“That is what I need to see Captain Hale about,” she said forcefully. She bounced up and down in the chair. “Mmm…quite comfy!”
He smirked, bewildered and amused.
“Now Tomas, if you would let your Captain know I’m waiting?” She didn’t want to be hard, but she needed him to leave. She could feel herself breaking. The effort to maintain a mental and emotional wall was becoming overwhelming.
“Trust me, blondie, she knows that already. But I’ll tell her.” He went to the door. “Naturally she’ll ask what’s so urgent, but hey, if you can’t tell the head of Security, it must be important. I’d have to tell her, ‘Cap, I tried bribing her with double scoops of yun-yun from the galley and the mage still said–‘”
She forced a smile. “Okay, Tomas! I need to see your Captain to advise her of numbers, and to warn her of a force that might wish the Rangers to fail in their mission.”
He stood away from the door and sat opposite her on the sofa. “Maybe the Drakh? We don’t have a lot on them, but we know they’re out there.”
She nodded. “But they have allies. Working undercover.”
“And in exchange for this info, you want something from us? Did I get that right?”
“I do not want anything in return, but I would request a favor of the Rangers. A moment with a telepath. More precisely, a Minbari telepath of great ability.”
Darquin blinked. “A telepath?” She nodded. “And it has to be a Minbari?”
She frowned, confused by that. A flicker in his eyes raised her curiosity, so she queried her sensors. His pulse rate was up again, not as sharp and sudden a spike as before. And his pupils had just dilated by another fraction. Her reaction had surprised him even more than her request. It got his attention and he was trying to hide it.
“Okay, I’ll look into it,” he said. “If you need anything, G’fen will be outside.”
She smiled, “No, I’ll be fine. But thank you for thinking of giving me a guard. After all you can hardly have a techno-mage wandering the ship?”
Darquin regarded her with a raised eyebrow, grinning. “Probably not. It’d take forever to get all the carbon scoring off the inner hull.”
He bowed to her in the Minbari fashion, then left, the door closing behind him.
Ryath caught a glimpse of the Narn as Darquin left. He seemed bigger up close.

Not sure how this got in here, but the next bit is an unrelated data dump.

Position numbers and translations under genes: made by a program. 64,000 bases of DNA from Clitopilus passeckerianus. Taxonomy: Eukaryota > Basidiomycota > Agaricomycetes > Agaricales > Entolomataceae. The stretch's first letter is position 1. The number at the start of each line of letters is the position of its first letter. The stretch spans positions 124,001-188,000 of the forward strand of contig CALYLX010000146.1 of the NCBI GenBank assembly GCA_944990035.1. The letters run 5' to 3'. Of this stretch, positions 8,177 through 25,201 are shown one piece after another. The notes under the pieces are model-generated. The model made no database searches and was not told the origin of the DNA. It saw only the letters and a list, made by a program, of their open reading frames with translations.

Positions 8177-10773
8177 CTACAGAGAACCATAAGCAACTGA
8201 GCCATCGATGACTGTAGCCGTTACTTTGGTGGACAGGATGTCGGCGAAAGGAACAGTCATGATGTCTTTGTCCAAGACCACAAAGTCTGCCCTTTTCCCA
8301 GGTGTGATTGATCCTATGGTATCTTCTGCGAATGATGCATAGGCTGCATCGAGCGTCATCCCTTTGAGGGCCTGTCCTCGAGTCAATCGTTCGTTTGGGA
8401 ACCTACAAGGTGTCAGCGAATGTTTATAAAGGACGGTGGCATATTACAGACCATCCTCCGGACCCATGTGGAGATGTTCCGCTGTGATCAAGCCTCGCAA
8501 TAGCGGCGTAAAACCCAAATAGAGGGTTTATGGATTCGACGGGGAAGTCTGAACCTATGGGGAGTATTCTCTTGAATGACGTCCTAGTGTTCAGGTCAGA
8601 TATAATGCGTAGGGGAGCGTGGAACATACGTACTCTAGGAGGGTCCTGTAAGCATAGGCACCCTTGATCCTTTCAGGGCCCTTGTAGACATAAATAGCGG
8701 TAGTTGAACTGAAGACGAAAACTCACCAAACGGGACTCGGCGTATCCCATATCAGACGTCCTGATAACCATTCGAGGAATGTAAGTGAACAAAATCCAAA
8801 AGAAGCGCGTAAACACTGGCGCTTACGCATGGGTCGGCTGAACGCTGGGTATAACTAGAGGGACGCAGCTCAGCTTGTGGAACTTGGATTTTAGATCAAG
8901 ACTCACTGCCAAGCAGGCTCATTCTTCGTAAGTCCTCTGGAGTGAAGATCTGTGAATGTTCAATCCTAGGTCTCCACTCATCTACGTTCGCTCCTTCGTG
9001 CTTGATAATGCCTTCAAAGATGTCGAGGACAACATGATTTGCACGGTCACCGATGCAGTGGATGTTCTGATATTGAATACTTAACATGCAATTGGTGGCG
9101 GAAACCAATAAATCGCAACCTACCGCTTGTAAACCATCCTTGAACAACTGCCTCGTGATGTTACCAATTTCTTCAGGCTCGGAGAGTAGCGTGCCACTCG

She was glad Darquin had left; she could allow herself to break. She buried her head in her hands and cried. She thought she was done with crying, but being around so much tension and grief stirred up her emotions. This in turn messed with her control–her control of the tech and her control of her telepathy.
She had caught a thought from G’fen as Darquin left. He was afraid of her, had thought that it would be safer if she wasn’t onboard.
Maybe he was right? Ryath was beginning to question her motives. Was she running scared? Did she really need to be on board the Phoenix?
She was about to call Darquin to tell him she was leaving when the door chimed. “Open,” she called.
The door swung open and Darquin stood there with G’fen at his side. “The Captain will see you now.”
He and G’fen stepped to one side. Ryath stood and walked up to them. First she looked to Darquin, giving a slight nod of her head. Then she looked to G’fen, her abilities controlled for now, with an evil look in her eye. He barely stopped himself from stepping away from her.
As she turned to follow Darquin, Ryath smiled. She did so love playing with others’ minds.
They were soon outside Captain Hale’s office. Darquin pressed the chime, and a voice responded “Open!” The door slid away and both Darquin and G’fen entered, followed by Ryath.
“Sir…this is Ryath,” Darquin announced.
Terry Hale looked up from the report she was studying to survey Ryath with cautious curiosity. “Please, have a seat,” she said to Ryath, dismissing the escort with a nod of her head.
Ryath sat down opposite the desk. There was a moment of appraisal between them, then Terry spoke first.
“You’ve either been following us for some time, or quite resourceful in finding us even in hyperspace en route to an undisclosed destination. Neither leaves me with a clear picture of your intentions.” Her voice was soft, almost casual.
Ryath smiled. “Captain. If I had any evil intentions, you would already be dead and I would be on my way to Centauri Prime to get my reward!” Ryath too kept her voice soft, playful.
“I wouldn’t count on it.”
Just then Ryath couldn’t help feeling as if something had awakened all around her. Was it the tech or her own mind that sensed it? She maintained her composure, focusing on all her senses and inputs, finding no answers.